Rep. Brendan Boyle (D-Philadelphia) continues to shell out money from his federal campaign war chest for unspecified legal expenses, continuing a trend that began nearly two years ago.
A spokesman for Boyle previously indicated that the expenses were related to “active litigation” — language usually reserved for cases that have actually been filed in court. But a Broad + Liberty review of several jurisdictions has yet to locate a case involving the congressman or his campaign committee.
The most recent Federal Election Commission filings for Boyle’s campaign committee shows he paid $4,500 on three occasions to Philadelphia attorney R. Emmet Madden, totaling $13,500. That figure represents about 18% of the overall disbursements made by Boyle’s campaign during the last quarter of 2021.
Since October 2020, Boyle has paid $43,500 to Madden, who describes himself as “an experienced personal injury and criminal defense attorney” on his website.
Add in another $12,926 sent to Blank Rome in 2019, and Boyle has spent $56,000 on legal fees in the last four years — more than twice the spending in that category for any other Pennsylvania representative from the Delaware Valley.
FEC records show Rep. Madeleine Dean’s campaign spent $25,700 on legal fees over the same four-year period, and Rep. Mary Gay Scanlon spent about $22,400. For both Dean and Scanlon, most of those payments went to Perkins Coie, a well-known Washington D.C. law firm that specializes in political matters.
Searches of the campaign finance database at the FEC website showed no results at all — in other words, $0.00 in spending — on legal expenses for Reps. Dwight Evans, Susan Wild, Chrissy Houlahan, and Brian Fitzpatrick.
Across the river in New Jersey, Reps. Donald Norcross and Andy Kim both had $0 in legal expenses in the last four years. Rep. Jeff Van Drew, however, tallied nearly $45,000 in legal consulting fees, but like Dean and Scanlon, most of those fees were spent with Perkins Coie.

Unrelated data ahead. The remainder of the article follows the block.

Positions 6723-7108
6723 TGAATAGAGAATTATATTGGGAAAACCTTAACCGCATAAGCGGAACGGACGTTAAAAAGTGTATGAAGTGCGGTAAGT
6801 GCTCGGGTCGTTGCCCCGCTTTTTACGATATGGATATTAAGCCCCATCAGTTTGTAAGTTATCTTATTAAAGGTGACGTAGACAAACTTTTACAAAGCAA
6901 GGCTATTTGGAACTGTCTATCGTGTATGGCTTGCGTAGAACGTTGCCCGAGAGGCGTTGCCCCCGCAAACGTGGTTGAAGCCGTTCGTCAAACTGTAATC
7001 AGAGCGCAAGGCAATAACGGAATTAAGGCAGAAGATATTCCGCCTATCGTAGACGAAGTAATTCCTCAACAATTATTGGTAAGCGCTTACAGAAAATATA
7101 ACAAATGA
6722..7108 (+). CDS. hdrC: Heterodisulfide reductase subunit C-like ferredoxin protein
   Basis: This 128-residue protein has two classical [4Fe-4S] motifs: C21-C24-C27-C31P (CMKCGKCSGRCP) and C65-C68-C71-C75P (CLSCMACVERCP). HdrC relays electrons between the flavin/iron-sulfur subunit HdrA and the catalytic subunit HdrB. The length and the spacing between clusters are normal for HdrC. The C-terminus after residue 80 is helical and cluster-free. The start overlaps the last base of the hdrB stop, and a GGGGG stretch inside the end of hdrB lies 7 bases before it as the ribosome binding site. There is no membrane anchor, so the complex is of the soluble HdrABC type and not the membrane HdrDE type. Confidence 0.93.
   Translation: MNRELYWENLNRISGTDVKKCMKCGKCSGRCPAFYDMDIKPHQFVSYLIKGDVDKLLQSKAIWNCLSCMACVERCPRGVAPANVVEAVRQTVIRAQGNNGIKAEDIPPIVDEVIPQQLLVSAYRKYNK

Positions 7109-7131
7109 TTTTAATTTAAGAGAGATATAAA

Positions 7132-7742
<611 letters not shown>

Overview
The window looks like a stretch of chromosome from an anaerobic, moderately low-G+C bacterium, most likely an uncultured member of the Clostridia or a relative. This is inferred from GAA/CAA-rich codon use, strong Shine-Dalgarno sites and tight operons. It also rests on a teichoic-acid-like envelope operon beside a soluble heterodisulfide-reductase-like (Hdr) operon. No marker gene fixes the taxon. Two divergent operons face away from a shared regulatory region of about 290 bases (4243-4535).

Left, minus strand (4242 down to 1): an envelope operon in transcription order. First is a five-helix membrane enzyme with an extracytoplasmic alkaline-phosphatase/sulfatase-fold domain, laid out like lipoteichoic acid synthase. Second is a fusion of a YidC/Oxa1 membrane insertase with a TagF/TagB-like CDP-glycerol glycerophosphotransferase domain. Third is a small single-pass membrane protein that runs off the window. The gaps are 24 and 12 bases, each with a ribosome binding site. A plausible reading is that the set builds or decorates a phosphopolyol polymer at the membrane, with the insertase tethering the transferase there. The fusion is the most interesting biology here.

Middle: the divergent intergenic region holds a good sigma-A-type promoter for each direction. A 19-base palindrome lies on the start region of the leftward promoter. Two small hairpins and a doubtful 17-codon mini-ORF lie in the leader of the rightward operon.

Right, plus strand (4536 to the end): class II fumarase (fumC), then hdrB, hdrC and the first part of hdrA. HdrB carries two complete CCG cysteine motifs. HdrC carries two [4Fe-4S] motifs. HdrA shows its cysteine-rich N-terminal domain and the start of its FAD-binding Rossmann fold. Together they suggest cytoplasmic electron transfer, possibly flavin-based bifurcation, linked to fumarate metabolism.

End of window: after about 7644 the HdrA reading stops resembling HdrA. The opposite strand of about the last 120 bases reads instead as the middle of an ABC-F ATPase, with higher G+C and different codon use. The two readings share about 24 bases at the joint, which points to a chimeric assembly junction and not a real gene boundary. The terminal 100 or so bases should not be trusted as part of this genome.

Emailed requests for comments to the Boyle campaign were not returned.
The campaign did give some insight into the matter previously.
From a December 2020 report in Delaware Valley Journal:
“Mr. Madden practices law in a variety of areas,” Scott Heppard with the [Boyle campaign] told Delaware Valley Journal. “For example, Mr. Madden previously (and successfully) represented Brendan Boyle’s state Representative campaign in court.”
“As for this specific recent expense, Mr. Madden is currently providing legal representation to Congressman Boyle on a matter that involves his campaign. It is not a criminal matter. As it involves active litigation, it would be inappropriate to offer further comment.”
DVJ asked the campaign to identify — without having to comment upon — the ‘active litigation’ by case number or to provide a document from case filings. They declined to respond.
(Editor’s note: In the above quoted section, the order of paragraphs two and three were swapped for clarity.)
At roughly the same time Brendan Boyle was beginning to make the payments to Madden, he was also using his campaign coffers to transfer money to the campaign accounts of his brother, State Rep. Kevin Boyle.
Spending campaign money on legal expenses is legal at the federal level and in Pennsylvania, provided the expenses are closely related enough to political matters.
In 2020 and 2021, Brendan transferred at least $75,000 to Kevin’s campaign committees, with Kevin using the bulk of that to defend himself in a defamation lawsuit brought by then-State Sen. John Sabatina.
Todd Shepherd is Broad + Liberty’s chief investigative reporter. Send him tips at firstname.lastname@example.org, or use his encrypted email at email@example.com. @shepherdreports
2 thoughts on “Rep. Brendan Boyle’s unexplained legal expenses were 18% of quarterly disbursements”
“Spending campaign money on legal expenses is legal at the federal level and in Pennsylvania, provided the expenses are closely related enough to political matters.”
So… for instance, hypothetically, if someone used campaign money as hush money to silence a porn star they had paid to have sex with while married… just… you know… “hypothetically”… that would only be legal as long as one could argue (with a straight face) that “the expenses are closely related enough to political matters.”
Case heard – trial lost – appeal made – appeal lost